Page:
How painful can it be to lose a penny? Try asking Viktor Taranenko.
Thanks to the excellent PokerNews reporting, we know that Taranenko won his seat to the WSOP Europe Main Event—a tournament that usually costs more than €10,000 to enter—by playing a satellite online for just one cent.
Quite the score, so off he flies to King’s Casino in Rozvadov, Czech Republic and sits among 341 other hopefuls. If he can last until 81 people remain, he’s going to walk home with over €15,000. First place prize is over €1 million.
Then people start getting knocked out. He makes it through Day 1, and the field has already shrunk to 221 players. He makes it through Day 2—there’s now only 165 players. He has a healthy 30 big blind stack going into Day 3. He only has to outlast 84 more players and he’s going home with a five figure score.
Players start dropping, but his stack is dwindling. One by one they fall. Then all of a sudden there’s a palpable tension in the room. The money bubble! There’s only 82 players left in the tournament! If just one more person is knocked out, our hero is taking home a prize.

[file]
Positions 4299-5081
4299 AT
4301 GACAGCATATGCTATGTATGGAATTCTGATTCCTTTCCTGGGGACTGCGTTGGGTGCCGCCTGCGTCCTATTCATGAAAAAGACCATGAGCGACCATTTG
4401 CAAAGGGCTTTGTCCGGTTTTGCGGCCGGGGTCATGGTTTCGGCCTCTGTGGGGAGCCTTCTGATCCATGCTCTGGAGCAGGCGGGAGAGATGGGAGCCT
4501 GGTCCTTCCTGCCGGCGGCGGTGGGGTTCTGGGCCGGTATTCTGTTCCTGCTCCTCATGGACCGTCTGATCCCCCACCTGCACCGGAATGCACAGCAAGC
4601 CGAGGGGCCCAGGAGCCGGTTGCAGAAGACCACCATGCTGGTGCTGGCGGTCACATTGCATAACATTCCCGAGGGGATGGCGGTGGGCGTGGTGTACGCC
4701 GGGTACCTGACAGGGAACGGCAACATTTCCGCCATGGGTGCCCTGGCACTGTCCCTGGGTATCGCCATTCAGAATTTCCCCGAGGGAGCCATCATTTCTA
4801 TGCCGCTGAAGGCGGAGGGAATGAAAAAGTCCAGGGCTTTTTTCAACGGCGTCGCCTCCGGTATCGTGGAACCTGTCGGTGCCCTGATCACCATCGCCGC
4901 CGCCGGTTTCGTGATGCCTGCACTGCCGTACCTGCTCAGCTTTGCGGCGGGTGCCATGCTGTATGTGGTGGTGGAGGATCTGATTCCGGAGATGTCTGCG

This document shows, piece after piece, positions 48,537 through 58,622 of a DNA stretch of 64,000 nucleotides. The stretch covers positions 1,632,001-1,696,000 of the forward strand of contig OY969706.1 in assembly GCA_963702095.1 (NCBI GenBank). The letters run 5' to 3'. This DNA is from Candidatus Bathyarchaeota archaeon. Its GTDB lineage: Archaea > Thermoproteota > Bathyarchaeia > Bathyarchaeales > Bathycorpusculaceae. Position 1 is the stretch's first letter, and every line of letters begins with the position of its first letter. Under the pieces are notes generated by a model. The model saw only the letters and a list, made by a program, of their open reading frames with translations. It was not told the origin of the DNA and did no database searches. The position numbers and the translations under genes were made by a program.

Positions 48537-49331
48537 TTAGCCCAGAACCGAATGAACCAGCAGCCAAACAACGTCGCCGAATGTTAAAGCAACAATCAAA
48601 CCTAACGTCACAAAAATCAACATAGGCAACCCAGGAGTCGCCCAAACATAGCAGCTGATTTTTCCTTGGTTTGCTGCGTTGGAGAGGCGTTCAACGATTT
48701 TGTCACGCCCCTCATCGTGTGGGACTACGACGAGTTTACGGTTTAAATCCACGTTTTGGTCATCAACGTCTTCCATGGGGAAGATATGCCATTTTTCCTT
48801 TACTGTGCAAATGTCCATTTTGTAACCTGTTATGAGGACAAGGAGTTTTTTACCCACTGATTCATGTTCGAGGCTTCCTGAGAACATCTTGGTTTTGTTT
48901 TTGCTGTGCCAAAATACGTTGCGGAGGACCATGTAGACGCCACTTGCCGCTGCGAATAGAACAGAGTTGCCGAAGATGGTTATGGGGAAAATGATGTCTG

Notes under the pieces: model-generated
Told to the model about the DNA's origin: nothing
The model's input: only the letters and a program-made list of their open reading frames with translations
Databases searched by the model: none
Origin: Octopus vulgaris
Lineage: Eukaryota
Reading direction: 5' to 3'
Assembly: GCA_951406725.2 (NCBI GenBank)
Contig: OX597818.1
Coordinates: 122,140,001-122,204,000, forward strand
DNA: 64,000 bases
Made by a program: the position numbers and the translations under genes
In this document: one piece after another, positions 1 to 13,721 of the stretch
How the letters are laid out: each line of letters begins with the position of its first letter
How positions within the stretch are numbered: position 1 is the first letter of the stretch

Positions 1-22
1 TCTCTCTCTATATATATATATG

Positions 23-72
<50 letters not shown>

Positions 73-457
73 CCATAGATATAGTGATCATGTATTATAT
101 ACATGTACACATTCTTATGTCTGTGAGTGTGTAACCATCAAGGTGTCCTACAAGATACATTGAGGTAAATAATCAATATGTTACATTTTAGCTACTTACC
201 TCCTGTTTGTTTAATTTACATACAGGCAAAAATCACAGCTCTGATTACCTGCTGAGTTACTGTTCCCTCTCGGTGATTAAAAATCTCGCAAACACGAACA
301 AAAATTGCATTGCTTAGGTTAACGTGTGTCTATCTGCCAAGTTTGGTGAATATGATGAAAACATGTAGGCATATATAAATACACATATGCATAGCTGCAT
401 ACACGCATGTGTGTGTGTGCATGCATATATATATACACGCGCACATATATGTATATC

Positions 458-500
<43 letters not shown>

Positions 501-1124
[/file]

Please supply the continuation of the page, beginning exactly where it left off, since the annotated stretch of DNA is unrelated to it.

But there’s a snag. He’s only got 1 big blind left. And he’s in the big blind. He makes his mandatory post and is all in. He keeps his cards face down. Gary Hasson, a big stack, makes a raise under the gun. Everyone else folds. Our hero is all-in, heads up for his life. And he keeps his cards face down.
The flop comes 622—not a great flop for an early raiser. The turn’s a jack—that’s a bit scary. A five on the river is seemingly innocuous. The raiser flips over his hand—AK—just the board’s pair with an ace high. All our opponent needs is to match the board in some way to stay in and assuredly lock in his five figure score.
For the first time, slowly, Viktor Taranenko flips over his hand to see his fate.
Ten four offsuit. Nothing.
“Taranenko … was bitterly disappointed to not have made the money,” PokerNews reports. “He quickly left the tournament area, clearly upset, while the rest of the players celebrated their min-cash and rushed to the buffet to enjoy their 60-minute dinner break.”